Unfortunately, it didn’t take long for corporations to figure out how to get around these independent reviews themselves—just hire people to post reviews you write for them. Consumer Research has even published an article telling readers how to recognize phony reviews among the real ones (http://www.consumersearch.com/blog/how-to-spot-fake-user-reviews).

Yet as a writer, this whole thing just makes me tired. If the reviews aren’t from real people, when read them at all?  I’m afraid the final take-away from all of this may be the oft repeated advice to ignore all reader reviews and just keep writing. And, of course, to wish RJ Ellory and his ilk a really painful case of shingles.

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On Longing

So how long should it take for the hero and heroine to get it on? Once upon a time, the buildup to the big event took most of the book, but lately the trend seems to be to shorten that period by quite a bit so we get to the good parts early on. I’ve even come across the occasional book where H/H do the nasty within the first chapter.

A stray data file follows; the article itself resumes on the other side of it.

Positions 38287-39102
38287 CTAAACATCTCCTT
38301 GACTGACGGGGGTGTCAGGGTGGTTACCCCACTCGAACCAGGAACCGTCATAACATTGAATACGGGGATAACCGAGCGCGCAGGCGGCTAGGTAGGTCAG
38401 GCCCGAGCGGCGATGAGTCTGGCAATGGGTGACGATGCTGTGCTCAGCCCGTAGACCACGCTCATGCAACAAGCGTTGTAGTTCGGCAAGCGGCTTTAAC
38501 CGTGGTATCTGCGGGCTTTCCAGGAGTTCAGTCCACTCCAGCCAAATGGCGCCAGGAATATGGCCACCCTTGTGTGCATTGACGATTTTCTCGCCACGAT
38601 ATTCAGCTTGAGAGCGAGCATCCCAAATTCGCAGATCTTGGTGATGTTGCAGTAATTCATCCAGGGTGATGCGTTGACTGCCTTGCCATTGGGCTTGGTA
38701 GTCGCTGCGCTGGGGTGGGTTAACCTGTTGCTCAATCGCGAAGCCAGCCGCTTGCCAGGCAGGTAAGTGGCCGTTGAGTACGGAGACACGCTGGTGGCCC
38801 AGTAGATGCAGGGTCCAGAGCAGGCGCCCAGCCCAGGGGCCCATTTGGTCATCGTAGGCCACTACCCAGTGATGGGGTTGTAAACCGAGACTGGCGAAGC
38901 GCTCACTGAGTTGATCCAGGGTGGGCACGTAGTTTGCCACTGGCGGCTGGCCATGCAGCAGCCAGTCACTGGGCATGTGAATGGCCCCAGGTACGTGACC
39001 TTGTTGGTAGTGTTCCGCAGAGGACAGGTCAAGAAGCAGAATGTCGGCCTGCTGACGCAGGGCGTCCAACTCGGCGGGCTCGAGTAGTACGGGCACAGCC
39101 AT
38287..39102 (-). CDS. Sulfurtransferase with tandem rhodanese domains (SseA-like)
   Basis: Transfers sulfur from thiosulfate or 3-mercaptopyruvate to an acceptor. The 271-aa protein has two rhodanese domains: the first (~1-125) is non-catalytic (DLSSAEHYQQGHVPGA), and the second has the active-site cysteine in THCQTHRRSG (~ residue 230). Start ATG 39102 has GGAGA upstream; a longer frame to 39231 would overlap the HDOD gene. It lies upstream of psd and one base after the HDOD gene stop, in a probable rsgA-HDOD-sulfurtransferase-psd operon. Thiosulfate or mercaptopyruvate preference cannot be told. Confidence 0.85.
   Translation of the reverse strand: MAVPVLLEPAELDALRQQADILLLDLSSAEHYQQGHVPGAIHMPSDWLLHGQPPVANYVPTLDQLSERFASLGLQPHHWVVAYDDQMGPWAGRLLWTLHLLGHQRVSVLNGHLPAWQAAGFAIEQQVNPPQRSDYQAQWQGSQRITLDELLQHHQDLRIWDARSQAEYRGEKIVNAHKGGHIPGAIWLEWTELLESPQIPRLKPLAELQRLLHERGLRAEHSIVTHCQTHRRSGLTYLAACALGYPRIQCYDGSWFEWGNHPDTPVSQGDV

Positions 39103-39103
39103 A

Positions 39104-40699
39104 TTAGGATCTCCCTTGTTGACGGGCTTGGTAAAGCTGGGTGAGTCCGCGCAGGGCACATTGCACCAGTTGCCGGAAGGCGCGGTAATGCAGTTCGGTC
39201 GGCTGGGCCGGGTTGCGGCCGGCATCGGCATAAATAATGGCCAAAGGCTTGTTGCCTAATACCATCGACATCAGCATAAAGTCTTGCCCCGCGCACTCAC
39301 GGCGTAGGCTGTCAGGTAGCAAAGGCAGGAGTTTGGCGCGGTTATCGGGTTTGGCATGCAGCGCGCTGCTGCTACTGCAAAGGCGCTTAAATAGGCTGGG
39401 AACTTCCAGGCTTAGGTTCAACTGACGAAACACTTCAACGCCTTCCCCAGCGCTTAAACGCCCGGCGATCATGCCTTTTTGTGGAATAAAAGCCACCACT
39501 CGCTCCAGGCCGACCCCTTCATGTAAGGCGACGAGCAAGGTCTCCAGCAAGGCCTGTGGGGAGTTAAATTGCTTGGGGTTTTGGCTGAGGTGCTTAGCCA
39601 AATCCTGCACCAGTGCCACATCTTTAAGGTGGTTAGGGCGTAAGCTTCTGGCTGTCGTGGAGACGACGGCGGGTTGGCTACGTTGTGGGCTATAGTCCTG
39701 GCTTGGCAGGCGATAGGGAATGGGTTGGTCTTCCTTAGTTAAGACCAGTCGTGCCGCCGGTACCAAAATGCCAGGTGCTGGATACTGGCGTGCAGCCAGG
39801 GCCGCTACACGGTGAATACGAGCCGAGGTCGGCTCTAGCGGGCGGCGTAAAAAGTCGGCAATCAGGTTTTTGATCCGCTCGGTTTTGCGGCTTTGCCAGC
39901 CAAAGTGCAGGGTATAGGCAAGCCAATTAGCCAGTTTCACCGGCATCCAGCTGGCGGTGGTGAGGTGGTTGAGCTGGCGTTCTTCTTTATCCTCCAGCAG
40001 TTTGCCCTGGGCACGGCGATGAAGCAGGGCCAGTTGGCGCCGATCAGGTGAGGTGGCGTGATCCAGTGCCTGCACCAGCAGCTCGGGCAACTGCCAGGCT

I’m not a fan of this development myself. It’s not that I’m particularly demanding about people getting to know each other well before having sex (although that would be my preference). It’s just that I’m a fan of longing.

You know what I mean by longing, right? Hero and heroine see each other, are attracted, wonder what it would be like to be together. All of this takes several chapters while readers share in the growing magnetism. Sometimes one or both characters have other attachments (usually to unlikeable characters) that have to be dealt with before the two can get together. Sometimes there are outside forces like jobs or serial killers keeping them apart. But the longing and the related tension build slowly over the number of chapters it takes to get the H/H into a position where they can actually go to bed.

This may be one of the reasons I like regencies—many of them emphasize longing more than fulfillment. After all, the H/H in a regency not only have to get to know each other, they have to want each other so badly that they’re willing (and able) to overcome society’s strictures against any kind of physical contact, and that necessarily takes time.